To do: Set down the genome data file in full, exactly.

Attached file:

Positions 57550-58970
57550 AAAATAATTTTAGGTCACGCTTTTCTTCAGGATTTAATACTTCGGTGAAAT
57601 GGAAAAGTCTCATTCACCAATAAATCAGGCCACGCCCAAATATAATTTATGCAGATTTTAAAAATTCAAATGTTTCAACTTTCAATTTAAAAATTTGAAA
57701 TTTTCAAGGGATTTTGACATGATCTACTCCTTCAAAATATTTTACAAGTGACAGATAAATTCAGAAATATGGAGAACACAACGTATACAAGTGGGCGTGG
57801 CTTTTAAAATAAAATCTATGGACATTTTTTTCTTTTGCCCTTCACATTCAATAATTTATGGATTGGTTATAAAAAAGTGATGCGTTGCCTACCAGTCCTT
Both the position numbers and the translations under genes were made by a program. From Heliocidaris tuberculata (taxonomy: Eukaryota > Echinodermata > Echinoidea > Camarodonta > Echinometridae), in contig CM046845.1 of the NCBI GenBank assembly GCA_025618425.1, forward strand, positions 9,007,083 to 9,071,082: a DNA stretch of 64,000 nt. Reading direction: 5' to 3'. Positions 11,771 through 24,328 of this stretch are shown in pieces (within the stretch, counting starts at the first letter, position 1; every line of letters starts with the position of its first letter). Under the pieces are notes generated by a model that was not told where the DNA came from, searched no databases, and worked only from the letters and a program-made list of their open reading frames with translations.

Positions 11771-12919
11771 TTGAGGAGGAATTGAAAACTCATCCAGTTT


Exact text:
Positions 57550-58970
57550 AAAATAATTTTAGGTCACGCTTTTCTTCAGGATTTAATACTTCGGTGAAAT
57601 GGAAAAGTCTCATTCACCAATAAATCAGGCCACGCCCAAATATAATTTATGCAGATTTTAAAAATTCAAATGTTTCAACTTTCAATTTAAAAATTTGAAA
57701 TTTTCAAGGGATTTTGACATGATCTACTCCTTCAAAATATTTTACAAGTGACAGATAAATTCAGAAATATGGAGAACACAACGTATACAAGTGGGCGTGG
57801 CTTTTAAAATAAAATCTATGGACATTTTTTTCTTTTGCCCTTCACATTCAATAATTTATGGATTGGTTATAAAAAAGTGATGCGTTGCCTACCAGTCCTT
Both the position numbers and the translations under genes were made by a program. From Heliocidaris tuberculata (taxonomy: Eukaryota > Echinodermata > Echinoidea > Camarodonta > Echinometridae), in contig CM046845.1 of the NCBI GenBank assembly GCA_025618425.1, forward strand, positions 9,007,083 to 9,071,082: a DNA stretch of 64,000 nt. Reading direction: 5' to 3'. Positions 11,771 through 24,328 of this stretch are shown in pieces (within the stretch, counting starts at the first letter, position 1; every line of letters starts with the position of its first letter). Under the pieces are notes generated by a model that was not told where the DNA came from, searched no databases, and worked only from the letters and a program-made list of their open reading frames with translations.

Positions 11771-12919
11771 TTGAGGAGGAATTGAAAACTCATCCAGTTT